Dredging works in Portsmouth Harbour, UK, have revealed thousands of items, from a human skull to sea mines, a cannon, an engine, and anchors.

The dredging work, which started about two years ago, is conducted so that a channel which was 7km wide will be deepened and widened for the new 65,000-tonne aircraft carriers of the navy to dock. In particular, HMS Queen Elizabeth and its sister ship, Prince of Wales, are to arrive later this year and to be based at the Portsmouth Naval Base.

Special dredging vessels have so far removed 3,200,000 cubic metres of sediment, which is the equivalent to 1,280 Olympic swimming pools.

The findings on the sea bed include eight cannon, an aircraft engine, 46 anchors, a German sea mine and five bombs. The mine and bombs were towed out to sea and were detonated by the Royal Navy’s Explosive Ordnance Disposal team. Some disruption for Isle of Wight travellers was caused when ordnance was discovered, since the harbour had to be closed for safety reasons until every device had been removed.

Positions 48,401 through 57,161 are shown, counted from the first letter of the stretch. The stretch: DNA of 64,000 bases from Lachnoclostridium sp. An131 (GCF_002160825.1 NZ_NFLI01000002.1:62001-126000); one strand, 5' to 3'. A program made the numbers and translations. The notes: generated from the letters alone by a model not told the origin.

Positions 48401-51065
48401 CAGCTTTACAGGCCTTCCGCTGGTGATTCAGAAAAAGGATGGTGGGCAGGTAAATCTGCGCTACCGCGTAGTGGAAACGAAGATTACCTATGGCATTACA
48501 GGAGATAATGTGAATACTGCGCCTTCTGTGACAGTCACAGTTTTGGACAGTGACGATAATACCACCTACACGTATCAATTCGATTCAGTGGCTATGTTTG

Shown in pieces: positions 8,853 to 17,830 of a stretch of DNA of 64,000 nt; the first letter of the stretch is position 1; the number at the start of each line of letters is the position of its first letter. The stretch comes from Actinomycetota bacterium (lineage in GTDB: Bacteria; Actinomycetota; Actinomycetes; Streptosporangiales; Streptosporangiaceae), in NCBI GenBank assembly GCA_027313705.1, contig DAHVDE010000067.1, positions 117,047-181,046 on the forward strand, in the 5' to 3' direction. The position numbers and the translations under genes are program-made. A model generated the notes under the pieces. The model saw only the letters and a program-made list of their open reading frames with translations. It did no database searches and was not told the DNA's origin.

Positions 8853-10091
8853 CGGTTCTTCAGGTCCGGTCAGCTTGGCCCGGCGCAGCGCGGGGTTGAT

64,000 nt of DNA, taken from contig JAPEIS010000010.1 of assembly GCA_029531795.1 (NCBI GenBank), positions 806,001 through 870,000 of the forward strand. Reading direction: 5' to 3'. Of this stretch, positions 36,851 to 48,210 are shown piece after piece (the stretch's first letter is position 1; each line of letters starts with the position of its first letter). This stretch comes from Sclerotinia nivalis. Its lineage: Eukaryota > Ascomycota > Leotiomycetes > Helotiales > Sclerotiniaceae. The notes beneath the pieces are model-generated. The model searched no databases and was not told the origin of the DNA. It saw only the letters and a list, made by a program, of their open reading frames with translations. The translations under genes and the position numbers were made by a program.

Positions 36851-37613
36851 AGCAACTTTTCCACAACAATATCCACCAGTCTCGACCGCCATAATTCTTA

A skull was also found, which was taken to police in Portsmouth, and which probably dates back to the Napoleonic Wars. According to Capt Iain Greenlees, head of infrastructure at HM Naval Base Portsmouth and in charge of the dredging project, it was probably washed away from a burial ground on one of the islands in the harbour.

Among other items found on the seabed were bottles, plates and ceramics. They have been taken to Wessex Archaeology for study.

Although the main dredging work has been completed, the navy said work to remove new material that settled over time will be ongoing.